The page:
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Practice frequency I.E. When to take breaks?

I've been singing for a long time, but never had any formal training. I've just been starting to tinker around with ken's videos and starting with the "La" training. Prior to that, i never did any warm up of any kind, just went right into it. I tend to sing mostly rock music and some of it is quite stressful. I find i have trouble knowing when my voice needs a rest, and how long i should let it rest when it does. What are some people's practice schedules like (hours of singing per day/week) and some solid indicators of when the voice is damaged and needs a break (dry cough? odd sensations when speaking or singing? etc..) I can provide a sample of a loud song if need be. I know singing some of the stuff i do without having ever had a lesson can be dangerous, and some of my greatest influences are HUGE voices (mike patton, chris cornell) so i'm starting to worry i may be doing damage without realizing it. The problem is exacerbated by a high pain tolerance (i walked on a broken bone in my foot for weeks apparently without knowing it.... so...)

Thanks in advance for any info.


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    Furious_PhilFurious_Phil Moderator, Pro, 2.0 PRO, 3.0 Streaming Posts: 1,421
    edited December 2017
    @gravitygroove, if you really want to learn to do it right and safely, I highly recommend getting the course, as it goes through everything you need to know to get to self-sufficiency.

    Most people sing quite loudly, and will eventually pay the piper in the form of vocal cord damage... Adele, Celine Dion, Keith Urban, Mariah, Alicia Keys etc...

    Did you know that guys like Chris Cornell (RIP) didn't sing overly loud? Its part of the magic of the people who can sustain their vocal careers for decades... they are using something called glottal compression and hyper-glottal compression to minimize the airflow and keep the volume down! The microphone is what's doing the heavy lifting, so to speak.
    Its all to easy to hurt yourself if you do it wrong, just like weight lifting.

    Case in point: I have freaked people out by singing something like "Fell on Black Days" (Soundgarden) in hyperglottal compression with distortion at a volume that they were easily able to talk over me! But, put that in front of a microphone and it gets pretty huge sounding.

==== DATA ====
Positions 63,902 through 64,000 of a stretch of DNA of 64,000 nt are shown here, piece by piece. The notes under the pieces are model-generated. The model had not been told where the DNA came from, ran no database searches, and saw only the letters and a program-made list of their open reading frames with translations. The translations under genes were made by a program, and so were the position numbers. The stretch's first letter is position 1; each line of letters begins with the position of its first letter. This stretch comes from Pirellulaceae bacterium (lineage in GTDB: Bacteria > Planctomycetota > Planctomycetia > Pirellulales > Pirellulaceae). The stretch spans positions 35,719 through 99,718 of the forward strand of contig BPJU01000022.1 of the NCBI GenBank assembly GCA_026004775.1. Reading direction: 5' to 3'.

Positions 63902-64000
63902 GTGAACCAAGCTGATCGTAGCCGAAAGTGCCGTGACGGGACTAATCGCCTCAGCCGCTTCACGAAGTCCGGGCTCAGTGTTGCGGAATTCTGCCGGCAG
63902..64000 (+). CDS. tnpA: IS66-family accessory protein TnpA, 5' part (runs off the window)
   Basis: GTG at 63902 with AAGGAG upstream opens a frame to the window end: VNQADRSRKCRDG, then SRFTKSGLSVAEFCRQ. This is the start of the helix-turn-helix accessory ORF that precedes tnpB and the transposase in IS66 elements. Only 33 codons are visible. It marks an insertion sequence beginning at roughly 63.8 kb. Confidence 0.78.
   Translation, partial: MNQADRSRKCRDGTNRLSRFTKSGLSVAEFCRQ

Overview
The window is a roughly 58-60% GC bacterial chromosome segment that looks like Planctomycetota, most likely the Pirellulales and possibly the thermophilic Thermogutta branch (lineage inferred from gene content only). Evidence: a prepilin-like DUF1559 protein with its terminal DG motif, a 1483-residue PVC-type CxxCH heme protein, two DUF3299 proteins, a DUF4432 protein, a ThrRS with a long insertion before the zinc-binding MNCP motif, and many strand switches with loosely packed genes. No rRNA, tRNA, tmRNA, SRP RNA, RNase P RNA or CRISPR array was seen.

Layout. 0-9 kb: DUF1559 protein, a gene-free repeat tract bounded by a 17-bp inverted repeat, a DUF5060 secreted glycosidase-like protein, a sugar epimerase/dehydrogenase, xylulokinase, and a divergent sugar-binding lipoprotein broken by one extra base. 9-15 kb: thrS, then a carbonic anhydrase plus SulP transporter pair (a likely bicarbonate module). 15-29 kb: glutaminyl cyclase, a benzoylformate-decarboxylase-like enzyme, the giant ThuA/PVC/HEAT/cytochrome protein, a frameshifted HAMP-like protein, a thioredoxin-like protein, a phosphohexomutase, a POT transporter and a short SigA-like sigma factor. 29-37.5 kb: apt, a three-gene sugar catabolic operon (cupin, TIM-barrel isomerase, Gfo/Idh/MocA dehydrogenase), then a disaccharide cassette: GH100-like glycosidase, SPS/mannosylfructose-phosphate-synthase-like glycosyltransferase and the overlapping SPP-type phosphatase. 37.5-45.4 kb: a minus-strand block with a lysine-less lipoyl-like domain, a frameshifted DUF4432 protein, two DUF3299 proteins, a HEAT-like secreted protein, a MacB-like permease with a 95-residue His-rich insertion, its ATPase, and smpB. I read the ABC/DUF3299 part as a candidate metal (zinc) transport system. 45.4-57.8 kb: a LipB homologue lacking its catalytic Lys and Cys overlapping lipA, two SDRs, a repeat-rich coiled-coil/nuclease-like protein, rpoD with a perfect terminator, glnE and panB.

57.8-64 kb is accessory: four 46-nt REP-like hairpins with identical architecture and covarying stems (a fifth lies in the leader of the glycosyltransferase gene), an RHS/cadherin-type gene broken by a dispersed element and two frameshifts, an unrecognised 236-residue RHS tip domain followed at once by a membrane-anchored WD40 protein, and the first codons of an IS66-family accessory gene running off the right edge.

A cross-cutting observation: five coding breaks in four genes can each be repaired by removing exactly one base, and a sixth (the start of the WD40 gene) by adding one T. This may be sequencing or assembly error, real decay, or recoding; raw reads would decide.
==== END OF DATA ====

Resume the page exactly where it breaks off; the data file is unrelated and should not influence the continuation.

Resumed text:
One quick and easy vocal health test I got from my ENT, which I do every morning and before training in the evening is to lightly hum a note and try to hold it for about 10 seconds. If it breaks to just air or goes all flutey, I have issues and probably shouldn't push myself that day. If I can do it all the way up to C5 - E5, then I know I am in good vocal shape.
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    gravitygroovegravitygroove Member Posts: 7
    I watched the video ken did of him covering Cochiese and that scream.. You can't tell me that was the the microphone right? I definitely will look into this compression thing. Is this a technique or more just something intuitive some singers can do? The humming thing actually seems pretty smart. It does seem kinda hard to hold a closed mouth hum on notes for 10 seconds. I may see if i can use that as a baseline.

    Honestly i always though you wanted MORE airflow for volume type stuff (belting) not less, but again, i've never had a formal lesson in my life, so it's all very new to me. Thanks for the reply.

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    Furious_PhilFurious_Phil Moderator, Pro, 2.0 PRO, 3.0 Streaming Posts: 1,421
    Yes and no... Ken's volume actually comes from resonance, not from big airflow. This was a huge revelation for me... and the distortion is actually an illusion/trick of the trade.

    This all takes a boatload of time to fully develop (Remember that he's been hard at it for decades).
    If one were to attempt that scream full-voice, the concert would be pretty much over not long after.
    Something masterful is going on, as you hear him talking normally right after and his voice isn't all pooched!
    This is what we typically refer to as the "Holy Grail" of rock vocal tone
    I'll be the first to admit that I most certainly don't have that aspect locked down, but I've got pieces of it.
    Remember, Rome wasn't built in a day, and neither are spectacular voices!
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